Hello and welcome to this week's podcast. I'm Steven Webb, your host, and this is Stillness in the Storms. I want to talk about returning to your breath and it's the simplest form of meditation and just, ah, I'm breathing in, I'm breathing out, but does it really lead to a profound insight? Does it really calm the body? Does it really have a massive impact on your life Say, you're going through some real trouble or is it just a bit of hocus pocus? Is it a little bit of a woolly kind of thing? Just returning to your breath Seems so simple, yeah, is it? That's what we're going to talk about on today's podcast, so welcome. But just before we get started on that, I just want to say thank you to all my supporters, thank you to everybody that donates and again, really deeply appreciate you guys. It makes a big difference and thank you for sharing the podcast and thank you for leaving a review. I got a review on my inner peace meditations podcast and it just said you've changed my life profoundly, and it was like I read it I was like, oh, I want to run away. I can't do that. That's not me. But I just I sat with it, I sat by breath and was like okay, thank you. So if you feel like leaving a review, it makes a big difference. So, thank you. So if that's my ask this week, leave a review. That would be awesome. You know, it tells other people where to go if they need a little bit of inner peace when they need it most.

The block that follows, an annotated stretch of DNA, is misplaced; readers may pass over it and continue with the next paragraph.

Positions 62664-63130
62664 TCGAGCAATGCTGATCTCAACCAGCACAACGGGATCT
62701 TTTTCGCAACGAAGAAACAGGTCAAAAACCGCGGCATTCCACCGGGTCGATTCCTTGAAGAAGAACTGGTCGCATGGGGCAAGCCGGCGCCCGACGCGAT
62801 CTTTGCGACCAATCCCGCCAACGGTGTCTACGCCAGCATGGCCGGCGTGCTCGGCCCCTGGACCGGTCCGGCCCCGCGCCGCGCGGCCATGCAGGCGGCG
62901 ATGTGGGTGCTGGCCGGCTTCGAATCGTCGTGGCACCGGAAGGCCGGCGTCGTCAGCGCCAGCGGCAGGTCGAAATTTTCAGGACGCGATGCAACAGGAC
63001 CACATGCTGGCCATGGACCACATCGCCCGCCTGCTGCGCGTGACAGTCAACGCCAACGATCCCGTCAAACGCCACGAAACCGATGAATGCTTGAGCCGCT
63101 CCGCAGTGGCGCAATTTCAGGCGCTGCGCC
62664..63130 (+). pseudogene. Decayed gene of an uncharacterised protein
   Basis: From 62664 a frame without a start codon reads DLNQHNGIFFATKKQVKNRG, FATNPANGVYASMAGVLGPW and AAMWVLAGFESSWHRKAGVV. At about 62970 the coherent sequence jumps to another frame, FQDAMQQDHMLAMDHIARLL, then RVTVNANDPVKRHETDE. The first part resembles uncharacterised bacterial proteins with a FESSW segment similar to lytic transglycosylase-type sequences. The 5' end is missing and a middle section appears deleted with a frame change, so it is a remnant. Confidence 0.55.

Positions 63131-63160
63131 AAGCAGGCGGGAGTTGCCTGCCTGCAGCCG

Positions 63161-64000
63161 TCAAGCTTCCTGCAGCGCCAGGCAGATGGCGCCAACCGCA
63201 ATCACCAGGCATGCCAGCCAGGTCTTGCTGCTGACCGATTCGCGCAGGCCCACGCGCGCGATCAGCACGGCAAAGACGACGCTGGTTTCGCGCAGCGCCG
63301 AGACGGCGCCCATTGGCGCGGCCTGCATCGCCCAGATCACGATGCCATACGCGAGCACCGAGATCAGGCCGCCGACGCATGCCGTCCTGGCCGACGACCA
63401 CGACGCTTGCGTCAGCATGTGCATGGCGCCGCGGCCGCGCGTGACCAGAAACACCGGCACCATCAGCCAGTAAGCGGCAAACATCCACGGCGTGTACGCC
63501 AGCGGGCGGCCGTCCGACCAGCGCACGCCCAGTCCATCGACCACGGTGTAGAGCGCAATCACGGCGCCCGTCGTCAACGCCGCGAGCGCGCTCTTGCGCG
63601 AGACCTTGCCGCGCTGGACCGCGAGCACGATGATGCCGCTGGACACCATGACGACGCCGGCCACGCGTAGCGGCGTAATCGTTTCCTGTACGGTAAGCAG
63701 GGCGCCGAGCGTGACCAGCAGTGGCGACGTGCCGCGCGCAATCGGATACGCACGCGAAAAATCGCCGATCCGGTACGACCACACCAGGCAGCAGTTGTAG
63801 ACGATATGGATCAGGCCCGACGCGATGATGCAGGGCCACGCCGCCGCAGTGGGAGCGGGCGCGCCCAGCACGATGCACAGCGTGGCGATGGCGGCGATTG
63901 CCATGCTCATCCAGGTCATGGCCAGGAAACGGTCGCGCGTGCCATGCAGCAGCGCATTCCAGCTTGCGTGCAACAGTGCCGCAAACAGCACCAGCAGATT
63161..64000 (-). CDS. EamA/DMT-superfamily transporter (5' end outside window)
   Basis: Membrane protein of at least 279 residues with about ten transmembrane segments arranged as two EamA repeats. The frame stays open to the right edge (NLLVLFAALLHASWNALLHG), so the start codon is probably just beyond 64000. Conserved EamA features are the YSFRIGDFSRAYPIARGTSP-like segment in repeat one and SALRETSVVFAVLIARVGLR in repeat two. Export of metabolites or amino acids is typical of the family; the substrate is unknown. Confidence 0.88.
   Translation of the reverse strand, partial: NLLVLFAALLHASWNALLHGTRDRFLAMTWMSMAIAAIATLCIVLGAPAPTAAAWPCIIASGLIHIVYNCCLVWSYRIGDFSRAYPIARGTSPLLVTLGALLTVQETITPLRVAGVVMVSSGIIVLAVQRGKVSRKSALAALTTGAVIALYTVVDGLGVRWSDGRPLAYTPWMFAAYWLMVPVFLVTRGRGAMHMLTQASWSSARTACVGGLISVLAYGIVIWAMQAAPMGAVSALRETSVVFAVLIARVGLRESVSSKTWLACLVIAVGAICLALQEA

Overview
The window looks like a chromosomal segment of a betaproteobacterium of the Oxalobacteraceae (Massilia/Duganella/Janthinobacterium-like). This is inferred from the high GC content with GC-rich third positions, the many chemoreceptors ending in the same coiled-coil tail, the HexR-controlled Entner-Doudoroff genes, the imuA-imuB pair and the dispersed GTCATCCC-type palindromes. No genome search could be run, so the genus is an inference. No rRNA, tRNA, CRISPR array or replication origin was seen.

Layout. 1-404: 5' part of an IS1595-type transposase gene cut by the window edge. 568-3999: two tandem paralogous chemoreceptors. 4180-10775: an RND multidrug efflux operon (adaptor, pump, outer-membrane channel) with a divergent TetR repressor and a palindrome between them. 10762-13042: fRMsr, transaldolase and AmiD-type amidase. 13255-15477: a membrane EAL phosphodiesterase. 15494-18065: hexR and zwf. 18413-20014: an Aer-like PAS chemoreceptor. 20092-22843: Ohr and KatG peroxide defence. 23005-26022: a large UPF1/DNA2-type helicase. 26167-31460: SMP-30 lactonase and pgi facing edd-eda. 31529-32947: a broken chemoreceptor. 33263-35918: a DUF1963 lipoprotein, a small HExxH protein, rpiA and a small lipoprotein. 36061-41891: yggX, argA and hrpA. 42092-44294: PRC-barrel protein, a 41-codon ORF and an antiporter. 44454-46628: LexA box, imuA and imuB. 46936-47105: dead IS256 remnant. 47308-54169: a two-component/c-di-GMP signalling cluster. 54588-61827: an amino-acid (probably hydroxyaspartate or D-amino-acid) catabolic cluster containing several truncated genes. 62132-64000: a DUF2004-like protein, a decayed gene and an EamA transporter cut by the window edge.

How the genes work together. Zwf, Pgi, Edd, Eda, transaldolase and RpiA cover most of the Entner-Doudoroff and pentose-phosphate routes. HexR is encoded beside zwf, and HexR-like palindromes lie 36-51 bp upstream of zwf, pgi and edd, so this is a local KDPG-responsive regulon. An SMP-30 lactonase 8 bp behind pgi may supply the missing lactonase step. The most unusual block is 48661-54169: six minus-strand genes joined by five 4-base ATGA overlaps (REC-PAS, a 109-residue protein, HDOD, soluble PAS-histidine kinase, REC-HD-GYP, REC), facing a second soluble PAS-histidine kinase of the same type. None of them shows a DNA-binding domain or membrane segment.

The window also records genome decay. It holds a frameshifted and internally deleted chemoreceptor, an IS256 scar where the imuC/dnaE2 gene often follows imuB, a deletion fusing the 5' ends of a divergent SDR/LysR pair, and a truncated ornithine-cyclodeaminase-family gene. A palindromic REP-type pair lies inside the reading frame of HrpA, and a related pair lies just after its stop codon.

Let's get on with today's topic. Today's topic is returning to the breath, and this is my go to meditation. I don't even call it a meditation, I don't even go down that route. To be quite honest, like if I'm really struggling, whether I'm sat in a council meeting, whether I'm stuck in traffic on the way down the hill, or I'm stuck underneath a bridge when it's raining and I'm feeling myself getting stressed out, or I find myself mindfully just, I find myself mindlessly wandering around I just okay, let's breathe. I just take a few deep breaths and, to be quite honest, they're not even deep breaths. I just take breaths because my body knows how to breathe. I don't really need to get involved. My body's I say this in my meditations. My body's been breathing for I don't know 52 years and every time I get involved I mess it up. So I allow my body right now I'm talking to you my body's breathing in and out. It's putting me off now that I'm thinking about it, but in and out the words. It knows when to breathe, it knows how deep to breathe, it knows so I don't need to get involved. So if taking deep breaths or slow breaths help and they sometimes do the box breathing 4-4-4-4.